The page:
Global spending on cloud infrastructure reached a record high in Q4 2019 with growth of over 30 per cent, and the channel has played a big part in that growth, new analysis suggests.
The final quarter for 2019 saw global cloud infrastructure spending grew to the record high of 37 per cent, representing over US$30 billion, according to analyst firm Canalys.
Amazon Web Services (AWS) had the largest market share at 32 per cent, followed by Microsoft Azure at 17.6 per cent, Google Cloud at 6 per cent and Alibaba Cloud at 5.4 per cent.
AWS’ rate of growth, according to Canalys, was attributed to the cloud platform gaining traction with enterprise accounts and benefitting from its channel reach.
Future growth is predicted to be fuelled by investments in new enterprise sales and marketing resources, the general availability of AWS Outposts and the launch of AWS Local Zones.
Microsoft’s prevalence in the market was focused on urging partners to move workloads towards Azure from Windows Server 2008 as support ends while Google Cloud found growth with enterprise customers and spent time developing its channel partner network.
Alibaba Cloud maintained its dominance in China and is looking at expansion to the rest of Asia Pacific and Europe, the analysis stated. Google Cloud, meanwhile, continued to gain ground, thanks in part to its efforts to penetrate new enterprise customers and further develop its network of channel partners.
Overall, total spending surpassed US$107 billion in 2019 – an increase of US$29 billion compared to the year prior.
Canalys analysis claimed that this shows the “unrelenting expansion of the IT industry” with all industries undergoing some form of digital transformation, according to Alastair Edwards, chief analyst at Canalys.
“Many are using a combination of multi-clouds and hybrid IT models, recognising the strengths of each cloud service provider and the different compute operating environments needed for specific types of workloads,” Edwards said.
“The role of channel partners will become more important, as cloud use increases, in terms of defining application strategies, integration into business processes, optimising user experiences, governance and compliance as well as securing data and workloads.”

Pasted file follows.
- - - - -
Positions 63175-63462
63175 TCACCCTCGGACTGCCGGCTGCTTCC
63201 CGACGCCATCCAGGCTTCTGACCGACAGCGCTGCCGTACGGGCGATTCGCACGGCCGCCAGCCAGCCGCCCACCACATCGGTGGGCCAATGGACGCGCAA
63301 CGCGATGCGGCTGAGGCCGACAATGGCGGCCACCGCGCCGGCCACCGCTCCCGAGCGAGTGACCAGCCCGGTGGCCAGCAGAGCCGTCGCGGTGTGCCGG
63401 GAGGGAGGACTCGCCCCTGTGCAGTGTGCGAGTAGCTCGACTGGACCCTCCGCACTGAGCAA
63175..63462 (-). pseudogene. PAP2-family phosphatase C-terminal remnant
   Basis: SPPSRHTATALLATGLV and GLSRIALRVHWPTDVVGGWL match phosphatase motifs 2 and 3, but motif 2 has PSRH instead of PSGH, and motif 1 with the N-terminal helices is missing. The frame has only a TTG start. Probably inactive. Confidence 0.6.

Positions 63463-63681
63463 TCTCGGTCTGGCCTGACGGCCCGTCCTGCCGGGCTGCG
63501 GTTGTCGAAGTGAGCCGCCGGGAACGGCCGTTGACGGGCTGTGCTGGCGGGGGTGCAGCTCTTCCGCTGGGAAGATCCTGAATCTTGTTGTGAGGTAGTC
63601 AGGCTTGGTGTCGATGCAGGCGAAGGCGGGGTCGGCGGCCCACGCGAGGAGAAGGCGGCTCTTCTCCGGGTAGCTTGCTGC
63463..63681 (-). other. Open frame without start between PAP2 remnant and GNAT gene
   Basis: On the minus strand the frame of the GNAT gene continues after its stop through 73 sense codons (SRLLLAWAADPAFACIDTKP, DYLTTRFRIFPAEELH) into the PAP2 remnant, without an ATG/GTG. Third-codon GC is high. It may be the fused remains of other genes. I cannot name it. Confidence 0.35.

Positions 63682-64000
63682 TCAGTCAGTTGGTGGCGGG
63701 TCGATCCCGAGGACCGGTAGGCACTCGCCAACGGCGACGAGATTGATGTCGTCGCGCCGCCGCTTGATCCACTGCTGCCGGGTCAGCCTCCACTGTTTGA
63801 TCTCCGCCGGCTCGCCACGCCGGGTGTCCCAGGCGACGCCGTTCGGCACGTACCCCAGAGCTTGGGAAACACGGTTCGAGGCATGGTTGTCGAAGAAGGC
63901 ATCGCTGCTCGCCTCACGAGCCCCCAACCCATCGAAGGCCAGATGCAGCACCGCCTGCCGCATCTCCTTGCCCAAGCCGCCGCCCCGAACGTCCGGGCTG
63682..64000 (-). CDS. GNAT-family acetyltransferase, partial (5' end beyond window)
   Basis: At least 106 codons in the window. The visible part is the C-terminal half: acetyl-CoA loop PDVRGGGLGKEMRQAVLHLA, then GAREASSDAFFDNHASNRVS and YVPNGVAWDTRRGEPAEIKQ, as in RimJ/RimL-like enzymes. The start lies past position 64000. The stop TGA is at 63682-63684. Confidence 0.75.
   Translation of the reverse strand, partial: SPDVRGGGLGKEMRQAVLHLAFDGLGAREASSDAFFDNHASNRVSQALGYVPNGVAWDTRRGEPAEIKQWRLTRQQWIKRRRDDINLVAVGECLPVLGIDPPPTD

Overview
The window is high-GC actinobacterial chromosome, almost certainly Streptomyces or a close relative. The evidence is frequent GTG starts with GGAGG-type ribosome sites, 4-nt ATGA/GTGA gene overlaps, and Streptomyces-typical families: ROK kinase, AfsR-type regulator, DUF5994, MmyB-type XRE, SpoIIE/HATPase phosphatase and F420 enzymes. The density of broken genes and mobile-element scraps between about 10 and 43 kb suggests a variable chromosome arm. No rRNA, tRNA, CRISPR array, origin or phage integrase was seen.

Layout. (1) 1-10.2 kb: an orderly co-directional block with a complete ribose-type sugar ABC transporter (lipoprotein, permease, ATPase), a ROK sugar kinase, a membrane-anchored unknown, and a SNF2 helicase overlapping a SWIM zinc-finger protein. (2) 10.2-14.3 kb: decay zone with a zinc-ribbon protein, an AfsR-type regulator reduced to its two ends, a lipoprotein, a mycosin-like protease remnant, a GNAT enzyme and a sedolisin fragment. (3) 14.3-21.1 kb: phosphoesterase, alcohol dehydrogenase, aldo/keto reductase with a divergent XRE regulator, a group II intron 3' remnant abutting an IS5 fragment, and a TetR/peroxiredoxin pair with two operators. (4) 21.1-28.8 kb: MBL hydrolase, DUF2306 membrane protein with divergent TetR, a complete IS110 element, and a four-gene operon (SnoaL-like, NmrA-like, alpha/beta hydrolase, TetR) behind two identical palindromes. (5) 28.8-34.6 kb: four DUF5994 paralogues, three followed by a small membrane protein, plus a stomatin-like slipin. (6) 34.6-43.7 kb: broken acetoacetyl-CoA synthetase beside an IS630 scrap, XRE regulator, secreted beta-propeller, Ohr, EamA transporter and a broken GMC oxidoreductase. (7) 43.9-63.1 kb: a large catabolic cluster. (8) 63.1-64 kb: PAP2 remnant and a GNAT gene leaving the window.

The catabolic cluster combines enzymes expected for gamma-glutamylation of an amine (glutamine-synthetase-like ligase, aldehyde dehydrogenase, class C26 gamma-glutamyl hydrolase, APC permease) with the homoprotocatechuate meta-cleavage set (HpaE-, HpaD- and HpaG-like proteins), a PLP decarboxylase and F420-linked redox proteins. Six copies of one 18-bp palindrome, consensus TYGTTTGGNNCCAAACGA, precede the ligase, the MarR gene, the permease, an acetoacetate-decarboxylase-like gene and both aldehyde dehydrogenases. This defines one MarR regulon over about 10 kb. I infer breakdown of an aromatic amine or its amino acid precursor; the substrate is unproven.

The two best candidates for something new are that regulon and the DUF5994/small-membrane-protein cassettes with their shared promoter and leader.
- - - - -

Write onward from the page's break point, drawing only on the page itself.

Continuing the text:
Across what Canalys refers to as the “super seven cloud builders” — Alibaba, Amazon, Baidu, Facebook, Google, Microsoft and Tencent – more than US$60 billion was spent by these companies on data centre infrastructure over 2019.
This is an increase of 8 per cent year-on-year and was considered moderate capital expenditure following the super seven increasing outlays by 46 per cent a year prior.
Matthew Ball, Canalys principal analyst, said cloud service providers are being placed in the position where they have to be careful with their capital expenditure management, balancing rising costs against the need for more capacity and geographical locations as well as update existing assets.
Looking to the next five years, Canalys predicted that cloud infrastructure services spending will grow by 32 per cent in 2020 to US$141 billion. Growth is expected to continue through to 2024 to an estimated US$284 billion.
Ball added that cloud service providers will maintain their position as the largest buyers of servers and other components over the next five years.
“Increasing cost pressures combined with performance advances are extending the average life of servers in cloud service provider environments beyond the typical three-year period,” he said.
Also prevalent in the next five years is expected to be the continued operation of more applications, both new and existing, in public cloud environments.
“Organisations will look to take advantage of the unlimited access to capacity, more advanced services, such as AI [artificial intelligence] and analytics, as well as APIs [application programmable interfaces] and other tools to accelerate their digital development,” a statement from Canalys claimed.